The national average for regular gasoline rose to a fresh record of $4.62 a gallon on Monday, according to AAA. That’s up by a penny from Sunday and 44 cents more expensive than a month ago.

Gas prices are up sharply from last Memorial Day, when they averaged $3.05 a gallon, according to AAA.

Seven states are now averaging $5-a-gallon gas, with the latest being Illinois (rounded up from $4.996). New York and Arizona are just pennies away from hitting that milestone. And there are no states where gas prices average less than $4.10 a gallon.

In spite of high prices, AAA estimates that 34.9 million people are traveling by car this holiday weekend, up 4.6% from last year.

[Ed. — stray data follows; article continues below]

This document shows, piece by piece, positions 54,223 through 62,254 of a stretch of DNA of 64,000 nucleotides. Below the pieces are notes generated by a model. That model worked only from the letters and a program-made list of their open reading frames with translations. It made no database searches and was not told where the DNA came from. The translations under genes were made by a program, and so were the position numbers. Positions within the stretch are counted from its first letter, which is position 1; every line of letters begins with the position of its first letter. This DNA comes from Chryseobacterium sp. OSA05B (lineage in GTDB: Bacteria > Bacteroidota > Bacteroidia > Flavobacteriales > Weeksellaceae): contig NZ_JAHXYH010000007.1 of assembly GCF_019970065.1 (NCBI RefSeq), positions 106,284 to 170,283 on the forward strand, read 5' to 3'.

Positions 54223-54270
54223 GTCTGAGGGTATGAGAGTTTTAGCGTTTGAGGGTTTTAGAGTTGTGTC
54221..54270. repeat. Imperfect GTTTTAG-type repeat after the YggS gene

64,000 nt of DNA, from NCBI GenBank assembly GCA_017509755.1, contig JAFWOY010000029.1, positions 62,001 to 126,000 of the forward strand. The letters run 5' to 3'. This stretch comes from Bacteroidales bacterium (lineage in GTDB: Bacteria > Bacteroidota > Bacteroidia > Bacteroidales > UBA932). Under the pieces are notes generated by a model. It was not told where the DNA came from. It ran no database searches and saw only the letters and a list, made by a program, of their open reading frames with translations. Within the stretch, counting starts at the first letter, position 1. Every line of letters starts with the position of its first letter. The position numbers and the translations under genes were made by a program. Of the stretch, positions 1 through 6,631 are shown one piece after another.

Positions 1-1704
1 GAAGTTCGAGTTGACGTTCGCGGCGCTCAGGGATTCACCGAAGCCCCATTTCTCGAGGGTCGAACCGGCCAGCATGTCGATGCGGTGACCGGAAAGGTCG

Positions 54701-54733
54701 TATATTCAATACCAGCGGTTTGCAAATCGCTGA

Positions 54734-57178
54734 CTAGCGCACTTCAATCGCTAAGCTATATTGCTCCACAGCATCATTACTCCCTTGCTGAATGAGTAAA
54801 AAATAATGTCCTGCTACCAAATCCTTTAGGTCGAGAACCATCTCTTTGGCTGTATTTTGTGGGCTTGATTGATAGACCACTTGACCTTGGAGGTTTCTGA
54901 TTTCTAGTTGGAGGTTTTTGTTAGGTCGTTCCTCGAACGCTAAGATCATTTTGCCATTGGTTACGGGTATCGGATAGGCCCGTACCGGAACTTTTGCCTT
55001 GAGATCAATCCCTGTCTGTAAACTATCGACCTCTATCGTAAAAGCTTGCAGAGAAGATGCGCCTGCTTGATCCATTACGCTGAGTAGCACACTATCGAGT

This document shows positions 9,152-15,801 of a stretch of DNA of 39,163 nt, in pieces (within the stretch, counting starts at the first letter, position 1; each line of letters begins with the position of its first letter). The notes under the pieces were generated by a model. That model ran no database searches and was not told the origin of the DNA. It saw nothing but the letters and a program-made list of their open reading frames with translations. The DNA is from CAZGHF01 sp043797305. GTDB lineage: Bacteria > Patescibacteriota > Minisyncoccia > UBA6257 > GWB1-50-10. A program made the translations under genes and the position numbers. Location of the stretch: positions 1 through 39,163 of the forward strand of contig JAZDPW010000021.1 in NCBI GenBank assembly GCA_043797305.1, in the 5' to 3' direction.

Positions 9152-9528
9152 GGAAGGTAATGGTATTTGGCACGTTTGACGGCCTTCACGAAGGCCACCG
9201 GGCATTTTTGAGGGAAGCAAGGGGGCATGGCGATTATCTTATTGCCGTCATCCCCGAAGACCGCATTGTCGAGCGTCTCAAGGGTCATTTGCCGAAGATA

Even after adjusting for inflation, gas prices are very elevated.

Real (that is, inflation-adjusted) gas prices haven’t been this high heading into Memorial Day weekend since 2012, according to the US Energy Information Administration. The all-time high for average inflation-adjusted gas prices was set in June 2008 at $5.38 a gallon.

Soaring gas prices reflect strong demand as people ramp up their summer travel plans and sluggish supply caused by a confluence of factors, including disruptions caused by the war in Ukraine and the fact that both the United States and OPEC are pumping less oil than before Covid-19.

Another factor: After a series of retirements, US refineries are having trouble keeping up with surging demand for gasoline, diesel and jet fuel.

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